How ‘Black Lightning’ Is Shocking Superhero TV Back to Life
Almost 20 years in, and the live-action superhero boom is finally learning its lesson: Success means standing out. The CW has gone to the superhero origin story at least three times now, yet Black Lightning feels like the first one with a true purpose beyond “I have powers, time to save my city!” Cress Williams’ Jefferson Pierce isn’t some fresh-faced do-gooder; he’s a grizzled, reluctant hero who left his life of violence behind, and believes the good he does as principal of Garfield High will eventually outweigh the gang violence and police corruption that plagues Freeland. He’s the kind of man who doesn’t heroically disarm a gang member who came to the school for trouble, but reminds him that pulling a gun will revoke his parole, and give cops with already-itchy trigger fingers license to kill another black man with impunity.
That’s what’s so refreshing about the two episodes screened for critics (the first is available on the CW, the second airs Tuesday); Black Lightning’s costumed heroism and flashy powers take up surprisingly few minutes of screen time. Jefferson only suits up to rescue his daughters* or track down a criminal looking to stifle their testimony, and it isn’t until gang violence hits closer to home that the scales finally tip. The threat of his daughters losing their father or a chance to reconcile with his wife Lynn (Christine Adams) isn’t enough to continue turning a blind eye. To paraphrase Jefferson’s tailor and “guy in the chair” partner Peter Gambi (Dexter alum James Remar), the lion wasn’t meant to live in a cage.
*If there’s one seeming holdover from more traditional superhero stories, it’s that Jefferson’s daughters aren’t aware of his identity as Black Lightning. The character quit some nine years before they came of age, but secret-keeping has limited dramatic value and it feels like a missed opportunity to involve them more in the story.
Equally impressive is that creators Salim Akil and Mara Brock Akil manage to imbue the characters of Freeland with such a lived-in specificity this early in the game. Jefferson is more than upstanding principal within the community; he’s affectionately known as “Black Jesus” with an established history shared by everyone he meets. Williams’ and Adams’ palpable chemistry as Jefferson and Lynn also lends their reconciliation some surprising spark, while daughters Anissa (Nafessa Williams) and Jennifer (China Anne McClain) feel just as fully formed. Anissa channels her outrage into protest and trades Martin Luther King quotes with her father, while star-athlete Jennifer finds more teenage means to rebel, but feels every bit as assertive. The villains too cultivate some surprising depth, between 100 gang enforcer Lala (William Catlett) resenting Jefferson’s success as an upstanding black citizen, and the visually arresting Tobias Whale (Marvin “Krondon” Jones III) philosophizing as he tosses underlings in a tank of piranhas. (More characters should be introduced with a tank of piranhas, generally.)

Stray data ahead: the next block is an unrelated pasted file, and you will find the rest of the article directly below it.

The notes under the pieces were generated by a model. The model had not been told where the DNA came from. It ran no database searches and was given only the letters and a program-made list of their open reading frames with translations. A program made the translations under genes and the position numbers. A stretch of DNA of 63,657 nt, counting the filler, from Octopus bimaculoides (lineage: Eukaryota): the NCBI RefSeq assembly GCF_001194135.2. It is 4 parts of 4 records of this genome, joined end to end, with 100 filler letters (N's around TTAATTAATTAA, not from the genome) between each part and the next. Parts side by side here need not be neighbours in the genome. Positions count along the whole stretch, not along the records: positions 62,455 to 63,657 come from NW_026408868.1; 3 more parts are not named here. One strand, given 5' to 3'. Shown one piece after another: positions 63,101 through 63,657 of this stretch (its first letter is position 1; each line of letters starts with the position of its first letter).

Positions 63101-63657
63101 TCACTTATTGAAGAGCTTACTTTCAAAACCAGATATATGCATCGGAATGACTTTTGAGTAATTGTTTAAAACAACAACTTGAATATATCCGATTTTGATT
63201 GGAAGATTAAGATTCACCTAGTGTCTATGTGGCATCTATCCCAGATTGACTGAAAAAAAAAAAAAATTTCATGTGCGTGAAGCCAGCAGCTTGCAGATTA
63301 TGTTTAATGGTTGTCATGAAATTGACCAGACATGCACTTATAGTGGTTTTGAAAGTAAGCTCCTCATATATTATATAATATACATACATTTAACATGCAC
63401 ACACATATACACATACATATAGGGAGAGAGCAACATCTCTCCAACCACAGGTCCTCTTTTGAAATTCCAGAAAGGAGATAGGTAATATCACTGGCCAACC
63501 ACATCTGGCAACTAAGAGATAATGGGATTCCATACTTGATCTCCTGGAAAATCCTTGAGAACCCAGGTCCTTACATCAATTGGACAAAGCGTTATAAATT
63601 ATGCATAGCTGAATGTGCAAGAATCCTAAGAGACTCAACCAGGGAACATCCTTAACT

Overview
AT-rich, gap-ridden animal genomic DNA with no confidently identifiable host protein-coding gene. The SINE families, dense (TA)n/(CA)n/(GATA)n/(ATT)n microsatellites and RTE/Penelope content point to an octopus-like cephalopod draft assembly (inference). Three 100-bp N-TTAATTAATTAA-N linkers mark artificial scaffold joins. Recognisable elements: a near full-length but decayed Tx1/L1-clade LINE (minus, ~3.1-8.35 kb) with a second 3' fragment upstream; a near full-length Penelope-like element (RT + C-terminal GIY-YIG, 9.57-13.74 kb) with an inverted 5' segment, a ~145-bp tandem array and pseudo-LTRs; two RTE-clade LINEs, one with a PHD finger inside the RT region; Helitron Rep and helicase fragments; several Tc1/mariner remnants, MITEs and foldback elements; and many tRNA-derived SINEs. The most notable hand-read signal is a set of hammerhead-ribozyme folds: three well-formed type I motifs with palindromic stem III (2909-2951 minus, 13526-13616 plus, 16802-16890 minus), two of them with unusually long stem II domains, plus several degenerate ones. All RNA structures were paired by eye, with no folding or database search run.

Two episodes isn’t much time to get a sense of Black Lightning, and it remains to be seen if future seasons will stretch the tight serialized pace over a full 22 episodes. Still, Black Lightning feels like it’s in full command of its tone after just two hours; rivaling Marvel’s Luke Cage with an impressive soundtrack and Atlanta aesthetic that feels more like our world than its CW predecessors. As a result, I’m hard-pressed to argue with the decision to keep Black Lightning out of Arrow-verse – the last thing this show needs is to punctuate grounded gang violence with the Flash popping out of a portal. Black Lightning is exactly the jolt of reality this genre needed – an inspiring, but jaded and vulnerable hero at a time ugly divisions of the past have come roaring back.
AND ANOTHER THING …
- On the subject of other superheroes – it’s mentioned in exposition that other individuals with powers at least exist in this world. Whether that’s meant to suggest that Black Lightning will bring in other DC superheroes independent of the Arrow-verse remains to be seen.
- If you’ve seen the pilot, you’ll know Anissa is clearly coming into powers of her own. It’s notably refreshing that a later conversation sees her attempting to rationalize how she destroyed that sink. What did Peter Parker ever say about it to Aunt May and Uncle Ben?
- The series uses a fair amount of terse language about race – a little jarring for a CW series, but a credit to the reality these characters live in.
Black Lightning will continue airing Tuesdays at 9:00 P.M. on The CW.
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